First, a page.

Many, if not most, startup accelerators act and smell like the real thing at first look but when you dig around they usually do not have a real functioning entrepreneurial ecosystem. Startups jump into the accelerator then in a few months nothing happens when the program is over and the next batch of founders are waiting at the door. True success is just out of reach unless they are lucky. And luck is not the basis of a good business plan.
Before you google “entrepreneurial ecosystem” and get intimidated by huge graphics that look like something NASA would use to plan a mission to Mars slow down… All it really takes is four things to build a functioning Entrepreneurial Ecosystem.
And… flashy crowded office space in a city center or on a university campus is not on the list. If the accelerator you are considering does not have all four of these elements locked in place, then walk away. Run if you can.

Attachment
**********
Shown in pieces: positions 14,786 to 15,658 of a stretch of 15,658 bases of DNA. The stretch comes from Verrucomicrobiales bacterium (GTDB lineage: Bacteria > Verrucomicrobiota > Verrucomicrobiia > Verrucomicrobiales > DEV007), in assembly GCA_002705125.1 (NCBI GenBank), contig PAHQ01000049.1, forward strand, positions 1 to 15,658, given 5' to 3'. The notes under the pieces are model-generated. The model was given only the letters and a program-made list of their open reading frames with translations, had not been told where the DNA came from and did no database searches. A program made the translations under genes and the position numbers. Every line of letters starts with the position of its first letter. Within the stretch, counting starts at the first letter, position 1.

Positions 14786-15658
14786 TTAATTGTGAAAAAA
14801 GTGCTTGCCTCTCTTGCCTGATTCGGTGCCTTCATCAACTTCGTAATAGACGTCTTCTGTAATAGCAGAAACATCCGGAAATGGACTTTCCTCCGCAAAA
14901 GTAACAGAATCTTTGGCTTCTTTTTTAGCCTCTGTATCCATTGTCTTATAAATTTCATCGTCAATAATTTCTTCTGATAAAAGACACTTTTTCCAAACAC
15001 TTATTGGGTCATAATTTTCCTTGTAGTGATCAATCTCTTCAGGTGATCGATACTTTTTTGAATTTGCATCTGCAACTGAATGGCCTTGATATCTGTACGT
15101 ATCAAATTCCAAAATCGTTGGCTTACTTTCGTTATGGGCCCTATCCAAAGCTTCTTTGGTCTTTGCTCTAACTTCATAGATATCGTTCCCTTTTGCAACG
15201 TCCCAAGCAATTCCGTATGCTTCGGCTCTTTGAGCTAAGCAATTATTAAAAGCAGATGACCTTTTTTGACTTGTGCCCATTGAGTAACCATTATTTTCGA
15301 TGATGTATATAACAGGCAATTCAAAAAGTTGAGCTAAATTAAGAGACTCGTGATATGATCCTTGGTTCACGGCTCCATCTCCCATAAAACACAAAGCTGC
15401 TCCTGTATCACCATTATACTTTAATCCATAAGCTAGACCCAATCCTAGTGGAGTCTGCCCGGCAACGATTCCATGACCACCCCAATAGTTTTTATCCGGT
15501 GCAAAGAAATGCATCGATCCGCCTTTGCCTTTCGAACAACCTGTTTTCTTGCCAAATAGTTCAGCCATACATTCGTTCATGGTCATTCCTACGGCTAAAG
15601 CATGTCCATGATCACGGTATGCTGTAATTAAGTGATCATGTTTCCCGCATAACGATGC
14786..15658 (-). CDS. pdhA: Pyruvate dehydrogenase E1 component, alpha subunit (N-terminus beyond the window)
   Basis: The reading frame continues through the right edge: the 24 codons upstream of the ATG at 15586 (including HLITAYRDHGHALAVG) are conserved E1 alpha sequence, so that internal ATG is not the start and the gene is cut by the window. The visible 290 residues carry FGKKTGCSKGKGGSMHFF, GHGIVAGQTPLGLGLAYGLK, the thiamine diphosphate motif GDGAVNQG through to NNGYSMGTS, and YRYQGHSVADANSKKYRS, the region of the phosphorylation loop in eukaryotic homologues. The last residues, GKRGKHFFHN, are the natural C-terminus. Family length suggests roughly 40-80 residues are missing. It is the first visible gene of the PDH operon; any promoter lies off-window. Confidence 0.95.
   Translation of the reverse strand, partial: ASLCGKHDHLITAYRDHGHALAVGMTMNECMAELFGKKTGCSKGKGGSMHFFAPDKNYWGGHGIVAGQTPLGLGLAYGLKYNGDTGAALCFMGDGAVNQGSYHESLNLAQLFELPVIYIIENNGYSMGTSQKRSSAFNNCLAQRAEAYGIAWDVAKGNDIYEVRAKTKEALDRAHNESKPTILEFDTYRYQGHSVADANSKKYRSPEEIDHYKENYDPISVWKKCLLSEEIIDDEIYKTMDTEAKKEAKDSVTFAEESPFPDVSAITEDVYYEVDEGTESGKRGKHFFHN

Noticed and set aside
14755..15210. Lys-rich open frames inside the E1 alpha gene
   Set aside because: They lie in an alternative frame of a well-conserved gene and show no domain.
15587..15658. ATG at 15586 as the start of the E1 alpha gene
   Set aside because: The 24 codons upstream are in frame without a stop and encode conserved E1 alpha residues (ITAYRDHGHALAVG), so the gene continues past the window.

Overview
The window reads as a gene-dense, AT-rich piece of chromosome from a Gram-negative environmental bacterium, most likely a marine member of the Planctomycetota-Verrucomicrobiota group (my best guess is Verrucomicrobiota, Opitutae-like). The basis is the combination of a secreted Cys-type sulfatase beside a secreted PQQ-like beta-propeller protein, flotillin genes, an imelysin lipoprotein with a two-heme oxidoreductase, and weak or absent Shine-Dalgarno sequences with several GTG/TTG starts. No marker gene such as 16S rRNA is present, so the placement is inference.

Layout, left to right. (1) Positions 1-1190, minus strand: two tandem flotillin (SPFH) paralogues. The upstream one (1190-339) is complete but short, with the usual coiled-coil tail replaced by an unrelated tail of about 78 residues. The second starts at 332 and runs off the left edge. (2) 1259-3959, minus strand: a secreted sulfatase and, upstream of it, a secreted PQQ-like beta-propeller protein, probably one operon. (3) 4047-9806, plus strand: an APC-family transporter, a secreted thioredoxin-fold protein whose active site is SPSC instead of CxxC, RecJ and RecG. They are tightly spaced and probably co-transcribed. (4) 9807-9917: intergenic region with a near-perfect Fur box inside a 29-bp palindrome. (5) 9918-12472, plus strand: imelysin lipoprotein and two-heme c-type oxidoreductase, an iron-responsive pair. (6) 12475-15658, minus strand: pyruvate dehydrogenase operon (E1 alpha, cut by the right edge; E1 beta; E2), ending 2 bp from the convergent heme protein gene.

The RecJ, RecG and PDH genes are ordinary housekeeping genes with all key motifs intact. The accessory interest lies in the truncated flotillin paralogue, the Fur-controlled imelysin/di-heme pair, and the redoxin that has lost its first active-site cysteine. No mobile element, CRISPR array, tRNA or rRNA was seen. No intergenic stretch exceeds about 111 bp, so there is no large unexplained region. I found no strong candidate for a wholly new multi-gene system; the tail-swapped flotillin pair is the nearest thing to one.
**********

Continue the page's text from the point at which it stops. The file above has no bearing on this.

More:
If you are an investor looking for the next big thing. Look elsewhere because without these four elements the best business idea and team in the world will evaporate when the money dries up. And it will dry up because there is a very low probability that a company can get to positive cash flow without these four essential elements.
What are the four essential items for an Entrepreneurial Ecosystem?
1) Motivated Entrepreneurs – This seems pretty basic but if the people who have to make the startup company really work are not totally committed there is no chance of success. If the company founders do not have a burning desire to change the world with their product or service, then when dark nights come those entrepreneurs might just slip out into the shadows.